Bobby Jindal Wants All to Pay Some Income Tax
Plans from Republican presidential rivals Bush and Trump remove more people from the federal rolls
Louisiana Gov. Bobby Jindal, seeking to breathe life into his presidential campaign, is taking a sharply different approach to tax policy than his Republican rivals.
The presidential contender plans to unveil a tax plan Wednesday in Iowa whose goal is to make all citizens pay at least some federal income tax. That puts Mr. Jindal at the center of a long-running debate over who foots the cost of federal spending.
“We simply must require that every American has some skin in this game,” Mr. Jindal said in a written statement. “If we have generations of Americans who never pay any taxes, it will be very easy for them to turn a blind eye to absurd government spending and to continue to allow our government to bankrupt our nation.”
Mr. Jindal’s plan seeks to compress the current seven tax brackets to three, with those in the lowest rung paying a 2% rate. It would also eliminate most deductions, including those that allow millions of Americans to pay nothing in federal income taxes.
Mr. Jindal takes a different tack on taxes than his GOP rivals, particularly those looking to shield more Americans from paying federal income taxes at all, including former Florida Gov. Jeb Bush and real-estate developer Donald Trump. Mr. Bush would nearly double the standard deduction and estimates under his plan that roughly 15 million additional Americans would “no longer bear any income-tax liability.”
Mr. Jindal’s proposal would eliminate the standard deduction and the $4,000 personal exemption. That means a family of four would pay taxes on at least $28,600 in income that is now protected from the Internal Revenue Service under the current tax code. Mr. Jindal proposes a nonrefundable tax credit that could replace some of these deductions for households with children under the age of 18, or people older than 65 who make less than $5,000. He didn’t offer specifics on how this might work.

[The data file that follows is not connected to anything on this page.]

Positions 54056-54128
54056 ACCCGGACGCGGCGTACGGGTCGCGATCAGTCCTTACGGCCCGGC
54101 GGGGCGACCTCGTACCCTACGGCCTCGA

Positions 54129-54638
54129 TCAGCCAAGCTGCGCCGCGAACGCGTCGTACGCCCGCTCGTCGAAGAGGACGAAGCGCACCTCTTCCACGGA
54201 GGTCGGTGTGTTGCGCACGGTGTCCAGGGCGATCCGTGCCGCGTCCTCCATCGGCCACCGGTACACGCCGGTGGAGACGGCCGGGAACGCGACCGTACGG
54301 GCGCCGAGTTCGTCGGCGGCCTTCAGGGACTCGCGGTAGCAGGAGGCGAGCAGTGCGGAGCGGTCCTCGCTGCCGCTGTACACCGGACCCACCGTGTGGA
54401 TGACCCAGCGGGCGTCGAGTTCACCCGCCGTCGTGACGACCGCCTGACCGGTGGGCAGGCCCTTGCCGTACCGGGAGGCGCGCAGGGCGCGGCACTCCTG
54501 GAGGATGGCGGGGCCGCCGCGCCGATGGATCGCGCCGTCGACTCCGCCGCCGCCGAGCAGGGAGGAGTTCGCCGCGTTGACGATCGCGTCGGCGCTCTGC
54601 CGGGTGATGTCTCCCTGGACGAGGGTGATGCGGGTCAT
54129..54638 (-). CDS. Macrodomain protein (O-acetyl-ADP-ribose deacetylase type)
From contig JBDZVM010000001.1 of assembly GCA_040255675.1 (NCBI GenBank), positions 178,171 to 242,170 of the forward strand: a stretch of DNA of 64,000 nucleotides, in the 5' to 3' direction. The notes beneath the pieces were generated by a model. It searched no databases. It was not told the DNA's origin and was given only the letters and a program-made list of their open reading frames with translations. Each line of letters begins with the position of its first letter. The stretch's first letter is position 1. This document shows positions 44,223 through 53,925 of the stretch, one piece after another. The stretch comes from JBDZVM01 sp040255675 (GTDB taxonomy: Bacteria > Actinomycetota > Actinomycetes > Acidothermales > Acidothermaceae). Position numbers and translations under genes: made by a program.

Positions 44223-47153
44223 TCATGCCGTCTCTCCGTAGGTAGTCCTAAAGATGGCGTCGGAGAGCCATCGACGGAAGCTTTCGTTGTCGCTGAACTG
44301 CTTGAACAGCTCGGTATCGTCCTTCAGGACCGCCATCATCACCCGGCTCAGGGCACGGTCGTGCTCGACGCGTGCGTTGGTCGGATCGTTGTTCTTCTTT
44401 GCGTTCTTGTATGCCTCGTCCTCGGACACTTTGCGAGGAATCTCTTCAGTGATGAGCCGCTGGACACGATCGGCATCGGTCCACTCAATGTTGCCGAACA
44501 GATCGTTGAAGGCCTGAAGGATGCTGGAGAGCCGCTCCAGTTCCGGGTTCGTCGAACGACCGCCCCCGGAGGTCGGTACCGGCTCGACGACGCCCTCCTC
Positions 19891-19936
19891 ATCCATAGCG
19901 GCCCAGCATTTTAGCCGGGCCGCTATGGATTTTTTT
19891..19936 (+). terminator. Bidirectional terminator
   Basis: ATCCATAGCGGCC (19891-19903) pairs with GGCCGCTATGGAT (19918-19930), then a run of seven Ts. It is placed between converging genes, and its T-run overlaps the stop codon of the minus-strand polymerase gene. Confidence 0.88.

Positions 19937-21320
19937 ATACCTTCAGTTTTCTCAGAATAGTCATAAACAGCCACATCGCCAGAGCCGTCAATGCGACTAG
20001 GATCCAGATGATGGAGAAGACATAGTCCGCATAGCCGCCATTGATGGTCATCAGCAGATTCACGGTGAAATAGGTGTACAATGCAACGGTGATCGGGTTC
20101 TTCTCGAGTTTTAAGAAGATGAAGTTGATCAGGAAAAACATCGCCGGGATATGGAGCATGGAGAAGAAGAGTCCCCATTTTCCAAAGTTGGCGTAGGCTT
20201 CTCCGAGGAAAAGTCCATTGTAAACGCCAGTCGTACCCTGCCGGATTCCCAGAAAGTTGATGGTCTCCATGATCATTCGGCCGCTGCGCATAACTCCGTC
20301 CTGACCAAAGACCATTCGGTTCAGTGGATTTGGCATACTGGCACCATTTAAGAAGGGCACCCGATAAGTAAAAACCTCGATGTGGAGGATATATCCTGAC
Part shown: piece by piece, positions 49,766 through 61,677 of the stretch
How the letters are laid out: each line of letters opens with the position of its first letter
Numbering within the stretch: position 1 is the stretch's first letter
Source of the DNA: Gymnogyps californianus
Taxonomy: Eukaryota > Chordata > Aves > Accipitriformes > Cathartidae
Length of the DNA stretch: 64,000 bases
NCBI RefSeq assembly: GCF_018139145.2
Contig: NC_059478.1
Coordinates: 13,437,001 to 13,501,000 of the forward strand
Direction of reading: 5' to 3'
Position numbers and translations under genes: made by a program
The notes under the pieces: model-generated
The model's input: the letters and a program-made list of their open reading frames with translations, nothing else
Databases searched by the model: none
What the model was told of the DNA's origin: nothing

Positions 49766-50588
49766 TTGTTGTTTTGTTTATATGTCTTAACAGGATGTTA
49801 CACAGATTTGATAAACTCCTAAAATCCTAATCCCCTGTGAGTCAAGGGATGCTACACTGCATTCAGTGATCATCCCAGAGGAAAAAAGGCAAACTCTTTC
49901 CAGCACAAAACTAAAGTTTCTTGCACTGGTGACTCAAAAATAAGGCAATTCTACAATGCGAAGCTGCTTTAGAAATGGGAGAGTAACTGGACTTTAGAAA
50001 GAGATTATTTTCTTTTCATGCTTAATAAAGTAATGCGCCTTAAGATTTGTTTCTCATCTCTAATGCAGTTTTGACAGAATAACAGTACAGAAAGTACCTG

“Jeb [Bush] and [Donald] Trump are campaigning on a promise that they are going to move more people off of the tax rolls,” said Bob Williams of the Tax Policy Center, a joint venture of the Brookings Institution and the Urban Institute. “Jindal is going the other way.”
In addition to his call for lower rates and fewer deductions, Mr. Jindal also wants to eliminate corporate taxes, the estate tax and the Alternative Minimum Tax, as well as all the taxes in the Affordable Care Act. He would scrap most itemized deductions, though he would exempt some of the biggest and politically sensitive, such as those for charitable contributions and mortgage interest.
These changes would have a profound impact on the size and scope of the federal government. Mr. Jindal estimates his changes would reduce the federal tax revenue by $9 trillion, or 22%, over 10 years. He also predicts the gross domestic product would grow at more than 4% a year, and that wages would grow at more than twice that pace. Mr. Jindal has said he plans extensive budget cuts.
Mr. Jindal’s proposal speaks to a continuing debate in American politics over who should pay federal taxes, one that tripped up the GOP’s 2012 presidential candidate, Mitt Romney. The Tax Policy Center estimates that 45.3% of households won’t pay federal income taxes this year. Roughly half don’t make enough money. The others qualify for deductions and credits that allow them to reduce their tax burden to zero, though many still pay Medicare and Social Security taxes.
It is not clear whether all taxpayers would be forced to pay some share of their income to the federal government under Mr. Jindal’s proposal. He keeps the Earned Income Tax Credit, for example, which allows many lower-income households to eliminate their tax burden—and to sometimes get payments from the government instead.
Mr. Jindal has built his campaign around pushing novel policy ideas within the GOP. He was the first Republican to outline a possible replacement for the 2010 health law. But his proposals have done little to boost his standing in the GOP field and he has lingered near the back of the pack all year.
In the release announcing his plan, Mr. Jindal acknowledged it would be controversial for exposing lower-income Americans to taxation. “It re-establishes the idea that, in America, everyone is expected to help row the boat,” he said in the release. “Independence, not dependence, is the root of the American dream. It’s time we had the guts to say so in public.”